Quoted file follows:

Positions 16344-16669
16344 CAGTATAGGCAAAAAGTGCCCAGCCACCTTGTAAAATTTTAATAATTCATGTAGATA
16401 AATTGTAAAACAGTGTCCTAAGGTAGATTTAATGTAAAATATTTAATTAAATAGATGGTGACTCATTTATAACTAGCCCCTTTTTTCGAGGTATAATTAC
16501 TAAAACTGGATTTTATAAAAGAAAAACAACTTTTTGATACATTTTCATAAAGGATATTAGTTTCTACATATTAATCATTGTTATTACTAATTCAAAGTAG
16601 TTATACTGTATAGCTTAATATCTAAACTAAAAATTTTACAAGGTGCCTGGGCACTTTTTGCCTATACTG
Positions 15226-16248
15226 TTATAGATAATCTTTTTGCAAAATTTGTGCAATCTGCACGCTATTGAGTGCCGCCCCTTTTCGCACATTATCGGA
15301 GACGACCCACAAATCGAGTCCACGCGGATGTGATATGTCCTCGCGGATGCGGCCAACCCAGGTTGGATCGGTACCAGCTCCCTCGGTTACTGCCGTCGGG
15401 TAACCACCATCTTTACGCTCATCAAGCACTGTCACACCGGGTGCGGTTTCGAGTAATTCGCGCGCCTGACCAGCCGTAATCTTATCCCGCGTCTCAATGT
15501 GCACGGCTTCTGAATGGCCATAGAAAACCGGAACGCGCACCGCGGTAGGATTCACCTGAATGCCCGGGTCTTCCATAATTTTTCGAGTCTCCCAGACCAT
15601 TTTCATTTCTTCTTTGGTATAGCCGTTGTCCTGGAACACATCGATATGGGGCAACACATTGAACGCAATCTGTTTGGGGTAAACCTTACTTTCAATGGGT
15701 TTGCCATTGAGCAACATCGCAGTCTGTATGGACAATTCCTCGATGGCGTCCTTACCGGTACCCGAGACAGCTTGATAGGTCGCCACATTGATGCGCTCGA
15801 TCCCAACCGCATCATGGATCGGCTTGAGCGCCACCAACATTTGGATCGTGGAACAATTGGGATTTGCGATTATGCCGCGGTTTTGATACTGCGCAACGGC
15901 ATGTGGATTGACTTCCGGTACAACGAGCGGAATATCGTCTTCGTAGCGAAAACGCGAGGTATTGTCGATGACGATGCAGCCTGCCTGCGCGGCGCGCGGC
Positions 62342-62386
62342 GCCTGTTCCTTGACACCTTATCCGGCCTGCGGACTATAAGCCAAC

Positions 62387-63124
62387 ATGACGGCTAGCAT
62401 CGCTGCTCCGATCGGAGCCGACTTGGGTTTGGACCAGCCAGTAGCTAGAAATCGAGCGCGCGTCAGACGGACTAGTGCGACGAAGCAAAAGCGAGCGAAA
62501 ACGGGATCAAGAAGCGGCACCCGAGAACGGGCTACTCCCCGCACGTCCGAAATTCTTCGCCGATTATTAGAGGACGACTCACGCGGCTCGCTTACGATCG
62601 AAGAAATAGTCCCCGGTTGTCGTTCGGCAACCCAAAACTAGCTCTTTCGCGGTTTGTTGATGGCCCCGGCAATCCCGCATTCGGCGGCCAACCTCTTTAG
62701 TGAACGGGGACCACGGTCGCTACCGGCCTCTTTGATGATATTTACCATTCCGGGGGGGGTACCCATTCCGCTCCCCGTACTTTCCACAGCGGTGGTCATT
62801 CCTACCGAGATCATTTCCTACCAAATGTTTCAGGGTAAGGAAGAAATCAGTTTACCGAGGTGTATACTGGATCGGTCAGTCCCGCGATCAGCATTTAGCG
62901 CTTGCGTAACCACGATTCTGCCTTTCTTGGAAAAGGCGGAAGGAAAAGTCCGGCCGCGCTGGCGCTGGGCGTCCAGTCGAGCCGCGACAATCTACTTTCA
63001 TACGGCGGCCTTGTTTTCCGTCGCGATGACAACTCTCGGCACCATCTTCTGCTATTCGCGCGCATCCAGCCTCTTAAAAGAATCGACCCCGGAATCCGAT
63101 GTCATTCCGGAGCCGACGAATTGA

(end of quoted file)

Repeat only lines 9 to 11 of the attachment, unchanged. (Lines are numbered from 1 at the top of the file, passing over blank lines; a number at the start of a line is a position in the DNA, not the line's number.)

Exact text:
15401 TAACCACCATCTTTACGCTCATCAAGCACTGTCACACCGGGTGCGGTTTCGAGTAATTCGCGCGCCTGACCAGCCGTAATCTTATCCCGCGTCTCAATGT
15501 GCACGGCTTCTGAATGGCCATAGAAAACCGGAACGCGCACCGCGGTAGGATTCACCTGAATGCCCGGGTCTTCCATAATTTTTCGAGTCTCCCAGACCAT
15601 TTTCATTTCTTCTTTGGTATAGCCGTTGTCCTGGAACACATCGATATGGGGCAACACATTGAACGCAATCTGTTTGGGGTAAACCTTACTTTCAATGGGT